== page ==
The Oxford Society for the Caspian and Central Asia is holding an open seminar on May 7th, 2010, at 5pm in the Hovenden Room, All Souls College, Oxford.
The guest speaker is Professor Adrienne Lynn Edgar. She will be giving a paper entitled: “Marriage, Modernity, and the ‘Friendship of Nations’: Interethnic Marriage in Soviet Central Asia.”
This presentation examines the place of interethnic intimacy in post-Stalinist discourse and policy on nationality and modernity in Central Asia. Soviet theorists deemed marriages between Central Asian Muslims and Europeans to be an important force for ‘modernizing’ Central Asia and bringing this historically ‘backward’ region into the Soviet mainstream. Because mixed marriage was thought to promote gender equality, the discourse of intermarriage was closely linked to Soviet policies of female emancipation. Rising rates of mixed marriage were also considered evidence of progress in the consolidation of a unified ‘Soviet people’, whose imminent appearance became an article of faith in the Khrushchev and Brezhnev years. However, the twin goals of intermarriage—modernization and ethnic assimilation—were undermined by the increasing institutionalization and primordialization of ethnic identities in the post-war Soviet Union.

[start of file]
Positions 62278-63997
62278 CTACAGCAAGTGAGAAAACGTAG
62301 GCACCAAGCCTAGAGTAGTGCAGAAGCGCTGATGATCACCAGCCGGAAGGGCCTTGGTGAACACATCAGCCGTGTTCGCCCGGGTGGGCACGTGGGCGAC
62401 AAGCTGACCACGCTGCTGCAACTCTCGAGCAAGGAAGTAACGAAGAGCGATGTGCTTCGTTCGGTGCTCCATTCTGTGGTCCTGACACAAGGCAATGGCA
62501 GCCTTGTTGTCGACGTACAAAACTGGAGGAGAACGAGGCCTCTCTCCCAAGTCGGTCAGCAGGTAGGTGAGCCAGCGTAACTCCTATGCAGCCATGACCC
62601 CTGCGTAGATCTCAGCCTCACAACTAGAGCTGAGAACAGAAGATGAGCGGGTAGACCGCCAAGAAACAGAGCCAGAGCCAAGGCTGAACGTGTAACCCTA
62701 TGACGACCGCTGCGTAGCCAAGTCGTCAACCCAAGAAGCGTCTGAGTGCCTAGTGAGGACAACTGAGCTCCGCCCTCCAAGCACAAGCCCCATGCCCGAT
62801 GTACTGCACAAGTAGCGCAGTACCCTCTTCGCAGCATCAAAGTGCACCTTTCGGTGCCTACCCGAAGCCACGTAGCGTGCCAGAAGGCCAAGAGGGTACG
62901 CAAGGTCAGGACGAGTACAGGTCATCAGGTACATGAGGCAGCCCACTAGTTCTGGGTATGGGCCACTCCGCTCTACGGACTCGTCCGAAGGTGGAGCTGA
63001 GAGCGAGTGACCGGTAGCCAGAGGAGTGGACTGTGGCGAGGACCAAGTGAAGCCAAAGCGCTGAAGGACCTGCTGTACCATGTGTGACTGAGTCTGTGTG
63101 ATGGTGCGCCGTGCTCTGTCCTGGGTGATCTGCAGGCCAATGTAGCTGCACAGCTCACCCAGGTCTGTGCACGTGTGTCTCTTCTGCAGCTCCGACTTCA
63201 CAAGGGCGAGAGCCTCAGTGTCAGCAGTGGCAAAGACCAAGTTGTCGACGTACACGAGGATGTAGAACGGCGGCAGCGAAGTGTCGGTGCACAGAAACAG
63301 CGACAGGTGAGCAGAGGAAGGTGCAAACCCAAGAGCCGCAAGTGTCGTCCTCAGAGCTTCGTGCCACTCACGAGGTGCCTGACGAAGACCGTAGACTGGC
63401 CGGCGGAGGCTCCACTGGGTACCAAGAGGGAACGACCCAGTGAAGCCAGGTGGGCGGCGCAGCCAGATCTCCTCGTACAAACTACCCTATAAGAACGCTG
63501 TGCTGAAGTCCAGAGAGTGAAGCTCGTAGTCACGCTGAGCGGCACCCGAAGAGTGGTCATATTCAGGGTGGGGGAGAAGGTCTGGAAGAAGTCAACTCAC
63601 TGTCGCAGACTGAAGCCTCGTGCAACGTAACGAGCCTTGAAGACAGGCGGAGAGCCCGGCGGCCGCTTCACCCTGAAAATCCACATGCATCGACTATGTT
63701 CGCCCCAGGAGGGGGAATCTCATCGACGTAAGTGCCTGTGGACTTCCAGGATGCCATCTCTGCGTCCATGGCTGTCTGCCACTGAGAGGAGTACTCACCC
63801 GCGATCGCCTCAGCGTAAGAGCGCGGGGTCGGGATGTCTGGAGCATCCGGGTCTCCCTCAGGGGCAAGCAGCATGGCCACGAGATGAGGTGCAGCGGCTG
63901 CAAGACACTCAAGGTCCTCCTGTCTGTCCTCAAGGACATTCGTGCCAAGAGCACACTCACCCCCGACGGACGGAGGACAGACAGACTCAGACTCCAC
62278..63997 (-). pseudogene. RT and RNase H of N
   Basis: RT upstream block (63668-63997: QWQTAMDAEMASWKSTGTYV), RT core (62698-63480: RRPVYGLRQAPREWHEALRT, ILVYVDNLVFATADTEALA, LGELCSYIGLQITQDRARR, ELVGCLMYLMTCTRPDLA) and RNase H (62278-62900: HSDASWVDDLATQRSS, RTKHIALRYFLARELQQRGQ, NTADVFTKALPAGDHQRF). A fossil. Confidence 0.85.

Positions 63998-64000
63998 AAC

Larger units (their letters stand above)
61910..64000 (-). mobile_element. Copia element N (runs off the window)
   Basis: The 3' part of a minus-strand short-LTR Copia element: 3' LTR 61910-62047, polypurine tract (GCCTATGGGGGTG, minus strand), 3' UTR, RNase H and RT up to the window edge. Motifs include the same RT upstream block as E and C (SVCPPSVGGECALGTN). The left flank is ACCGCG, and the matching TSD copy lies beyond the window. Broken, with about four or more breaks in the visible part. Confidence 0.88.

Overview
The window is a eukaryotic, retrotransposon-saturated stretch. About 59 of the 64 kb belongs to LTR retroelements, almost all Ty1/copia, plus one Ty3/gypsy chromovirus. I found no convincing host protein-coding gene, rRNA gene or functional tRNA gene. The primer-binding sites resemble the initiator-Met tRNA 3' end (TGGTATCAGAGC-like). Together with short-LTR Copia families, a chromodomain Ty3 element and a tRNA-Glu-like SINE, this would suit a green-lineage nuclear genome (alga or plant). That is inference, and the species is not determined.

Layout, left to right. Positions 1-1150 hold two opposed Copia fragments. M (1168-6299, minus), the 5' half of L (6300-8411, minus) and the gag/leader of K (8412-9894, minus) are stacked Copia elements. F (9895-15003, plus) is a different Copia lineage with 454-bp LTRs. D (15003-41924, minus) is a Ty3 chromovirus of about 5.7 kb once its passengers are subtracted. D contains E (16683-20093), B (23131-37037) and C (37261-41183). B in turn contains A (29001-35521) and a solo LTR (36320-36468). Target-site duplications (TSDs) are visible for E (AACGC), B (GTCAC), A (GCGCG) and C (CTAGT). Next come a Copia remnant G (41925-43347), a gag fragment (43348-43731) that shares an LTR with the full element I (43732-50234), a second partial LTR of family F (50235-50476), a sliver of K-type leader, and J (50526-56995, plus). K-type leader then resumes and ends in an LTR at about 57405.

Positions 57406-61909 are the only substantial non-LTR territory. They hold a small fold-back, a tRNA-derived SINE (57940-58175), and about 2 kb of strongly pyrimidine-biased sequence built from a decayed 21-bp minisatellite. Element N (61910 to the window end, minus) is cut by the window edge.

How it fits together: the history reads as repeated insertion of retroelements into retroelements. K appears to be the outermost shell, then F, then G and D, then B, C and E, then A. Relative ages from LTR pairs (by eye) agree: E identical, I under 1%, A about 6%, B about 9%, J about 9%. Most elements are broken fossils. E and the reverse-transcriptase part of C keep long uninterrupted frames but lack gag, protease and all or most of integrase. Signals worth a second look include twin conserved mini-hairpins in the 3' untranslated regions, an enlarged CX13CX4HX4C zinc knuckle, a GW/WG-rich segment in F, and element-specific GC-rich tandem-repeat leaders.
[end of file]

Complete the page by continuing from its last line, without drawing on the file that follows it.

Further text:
Adrienne Lynn Edgar is Associate Professor of History at the University of California, Santa Barbara. She was formerly an editor of “World Policy Journal”.